B/OSS Insider Blog RSS

Diameter Control for LTE Roaming

Comments
Print

Kevin MitchellBy Kevin Mitchell

The pace of LTE growth continues to impress: 113 service providers have launched LTE and more than 200 more have committed to the next generation mobile technology, according to the Global Mobile Suppliers Association (GSA). Though these results are promising in terms of securing LTE coverage, the industry faces a number of issues when it comes to providing full-service parity and being able to shut down legacy 2G/3G networks. One is support of both voice and messaging natively on LTE, which the GSMA voice over LTE (VoLTE) initiative is pursuing, and a handful of operators have launched. The second issue is LTE roaming. Subscribers expect it and service providers can monetize it: Juniper Research estimates roaming revenues to reach $80 billion in 2017. To truly transition mobile communications into the LTE era, both of these issues need resolution.

Enabling customers to use voice and data sessions on the go is no simple task, as the underlying network has changed, not just the radio layer (which due to spectrum fragmentation presents another challenge to LTE roaming). Both aspects of roaming – attachment to the visited network and use of data or voice services – require the replacement of legacy architecture based on SS7 with a new approach with Diameter signaling. In addition to the architectural evolution, Diameter itself has some challenges as it is a signaling protocol running on an IP network, which lacks the security, congestion management, and quality controls of its predecessor SS7 in TDM networks.

The Diameter protocol serves two purposes when roaming: 1) providing authentication and authorization of a roaming subscriber on the visited network, and 2) carrying charging and quality of service (QoS) profiles between the visited and home networks. As this Diameter exchange of information takes place across network borders and likely involves other third-party transport networks, there are some distinct challenges to make it work smoothly:

  • Connection management – It is impossible to directly connect to every possible roaming partner and network due to the number of elements that would have to be provisioned and the volume of routes to be managed.
  • Network Downtime – In the world of IP, service providers are exposed to security threats as critical service elements interface with external networks; these threats may result in network downtime or the compromise of critical data.
  • Overload – Network outages may occur because the servers that process authentication, QoS and charging cannot typically handle unexpected spikes in traffic due to unplanned usage or misconfiguration of equipment.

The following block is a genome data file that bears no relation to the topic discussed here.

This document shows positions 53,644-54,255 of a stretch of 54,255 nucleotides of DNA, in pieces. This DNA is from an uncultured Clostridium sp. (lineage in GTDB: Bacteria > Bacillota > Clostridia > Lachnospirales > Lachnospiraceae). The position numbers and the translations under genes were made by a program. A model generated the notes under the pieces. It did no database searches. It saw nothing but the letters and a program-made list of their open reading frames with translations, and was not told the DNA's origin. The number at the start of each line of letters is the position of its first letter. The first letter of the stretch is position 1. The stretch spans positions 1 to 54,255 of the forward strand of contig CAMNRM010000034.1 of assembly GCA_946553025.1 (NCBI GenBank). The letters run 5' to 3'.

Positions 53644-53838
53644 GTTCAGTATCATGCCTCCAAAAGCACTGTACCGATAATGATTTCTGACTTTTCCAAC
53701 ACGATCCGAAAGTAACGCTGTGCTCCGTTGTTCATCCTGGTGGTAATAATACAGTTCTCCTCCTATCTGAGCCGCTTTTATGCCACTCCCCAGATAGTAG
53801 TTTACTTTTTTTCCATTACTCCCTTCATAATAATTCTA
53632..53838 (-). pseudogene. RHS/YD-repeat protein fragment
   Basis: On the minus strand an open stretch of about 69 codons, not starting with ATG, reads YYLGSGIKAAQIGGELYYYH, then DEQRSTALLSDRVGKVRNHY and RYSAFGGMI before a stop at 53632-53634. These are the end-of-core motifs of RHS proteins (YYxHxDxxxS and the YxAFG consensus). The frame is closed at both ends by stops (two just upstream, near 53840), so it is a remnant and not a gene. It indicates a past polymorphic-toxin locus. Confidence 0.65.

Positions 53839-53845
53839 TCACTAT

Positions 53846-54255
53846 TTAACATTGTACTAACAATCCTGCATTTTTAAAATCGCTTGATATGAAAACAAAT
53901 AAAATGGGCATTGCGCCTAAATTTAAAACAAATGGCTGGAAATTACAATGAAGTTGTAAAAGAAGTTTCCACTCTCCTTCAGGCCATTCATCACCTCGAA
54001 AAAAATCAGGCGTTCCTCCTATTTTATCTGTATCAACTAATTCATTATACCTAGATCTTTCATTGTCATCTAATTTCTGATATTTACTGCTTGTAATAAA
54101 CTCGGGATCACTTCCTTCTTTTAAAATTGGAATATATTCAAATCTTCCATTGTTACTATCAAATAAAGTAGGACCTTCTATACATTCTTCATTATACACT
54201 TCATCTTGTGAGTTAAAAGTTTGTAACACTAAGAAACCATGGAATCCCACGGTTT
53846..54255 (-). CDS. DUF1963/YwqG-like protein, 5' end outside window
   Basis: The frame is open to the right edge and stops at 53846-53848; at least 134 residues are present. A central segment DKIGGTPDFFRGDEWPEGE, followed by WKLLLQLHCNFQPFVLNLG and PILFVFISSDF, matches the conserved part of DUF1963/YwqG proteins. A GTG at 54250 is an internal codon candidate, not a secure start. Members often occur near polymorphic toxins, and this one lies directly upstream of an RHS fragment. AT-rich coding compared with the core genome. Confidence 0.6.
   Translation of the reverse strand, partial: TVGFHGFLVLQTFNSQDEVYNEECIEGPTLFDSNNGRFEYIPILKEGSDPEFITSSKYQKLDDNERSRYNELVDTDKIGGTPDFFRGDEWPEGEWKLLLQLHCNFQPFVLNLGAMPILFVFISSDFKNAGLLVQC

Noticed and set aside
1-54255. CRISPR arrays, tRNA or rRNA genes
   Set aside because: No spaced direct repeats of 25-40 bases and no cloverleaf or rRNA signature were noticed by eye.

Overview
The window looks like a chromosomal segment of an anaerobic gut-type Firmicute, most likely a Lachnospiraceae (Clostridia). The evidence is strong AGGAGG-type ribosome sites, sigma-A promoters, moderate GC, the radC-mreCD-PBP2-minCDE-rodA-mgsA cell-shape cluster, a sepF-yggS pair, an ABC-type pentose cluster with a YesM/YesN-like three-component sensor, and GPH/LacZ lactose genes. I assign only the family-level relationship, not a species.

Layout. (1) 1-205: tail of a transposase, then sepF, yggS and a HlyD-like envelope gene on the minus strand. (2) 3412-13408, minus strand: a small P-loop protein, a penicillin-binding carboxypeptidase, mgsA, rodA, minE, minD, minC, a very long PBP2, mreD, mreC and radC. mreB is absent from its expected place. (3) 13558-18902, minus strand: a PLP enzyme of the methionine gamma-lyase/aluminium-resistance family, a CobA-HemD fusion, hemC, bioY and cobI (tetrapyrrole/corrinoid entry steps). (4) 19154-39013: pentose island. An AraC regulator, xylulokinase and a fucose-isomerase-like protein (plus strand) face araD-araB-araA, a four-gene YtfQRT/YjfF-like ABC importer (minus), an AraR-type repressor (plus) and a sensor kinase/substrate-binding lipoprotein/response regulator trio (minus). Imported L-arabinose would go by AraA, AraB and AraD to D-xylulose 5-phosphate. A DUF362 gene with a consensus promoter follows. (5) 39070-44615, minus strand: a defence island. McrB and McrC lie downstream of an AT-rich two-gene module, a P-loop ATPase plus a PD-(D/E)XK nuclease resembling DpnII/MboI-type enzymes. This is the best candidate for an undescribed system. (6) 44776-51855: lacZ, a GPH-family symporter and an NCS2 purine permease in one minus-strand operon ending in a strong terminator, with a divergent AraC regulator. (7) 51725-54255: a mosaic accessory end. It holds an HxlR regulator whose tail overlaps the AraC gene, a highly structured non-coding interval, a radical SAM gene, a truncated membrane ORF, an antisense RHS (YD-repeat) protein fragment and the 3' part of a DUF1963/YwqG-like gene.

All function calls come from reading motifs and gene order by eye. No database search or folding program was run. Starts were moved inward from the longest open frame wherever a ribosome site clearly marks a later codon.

• Interoperability – Although Diameter is a standard protocol, there are numerous interpretations of the protocol, as well as network differences in transport or IP protocols that may cause network incompatibility and transaction failures between networks.
  • Lack of visibility – Service provider networks send and receive information across multiple nodes, elements and vendors. The information in these messages is critical for network planning, troubleshooting, and settlement between mobile operators as well as roaming hubs; however, given the distributed nature, it is difficult to collect, correlate, and analyze this information into usable data.

For roaming to work, these challenges must be overcome. With that in mind, the GSMA defined the Diameter Edge Agent (DEA), a new signaling control element at the roaming border that provides security, interworking, routing, traffic management and network intelligence. The key functions include:

  • Security – Signaling rate limiting and encryption protects the network, services and customers with signaling rate limiting and encryption.
  • Interworking Mediation and interworking of the differences in the IP, transport and Diameter protocols and vendor environments used between operators allow service providers to connect to more partners and accelerates time to market.
  • Routing – Examination of messages along with policy-driven route engines allow service providers to apply business rules including roaming steering and preferred network selection.
  • Traffic management – Optimizes network performance and prevents outages by load balancing, managing congestion, and routing around failures
  • KPI and traffic statistics – Aggregates key traffic data and provides key performance indicators (KPI) that aid in network planning, optimization, faster time to resolution, and settlement

As they have done for 3G, wholesale roaming hubs and IPX carriers will play a large role in making LTE roaming possible. They provide a single connection that support voice and data roaming and can reach operators around the world — which significantly simplifies the process. The simplification comes in streamlining global connectivity (one connection, hundreds of partners), settlement and reporting. They can also provide hosted DEA or Diameter management functions for mobile service providers, including signaling protocol, IP address incompatibilities and codecs, to enable rapid connectivity and reduce costs.

In the end, this investment in Diameter control is about delivering the quality of experience for subscribers. As roaming is essential to mobile, so the DEA is to Diameter signaling and making it all possible.

Kevin Mitchell leads service provider product and solution marketing at Acme Packet, focusing on IMS service delivery, next generation signaling core and interconnect and roaming. He directs marketing strategy and sales support for Acme Packet's solutions encompassing VoLTE, RCS, SIP trunking, fixed mobile convergence, VoIP services, SIP interconnect and LTE roaming.

Comments

comments powered by Disqus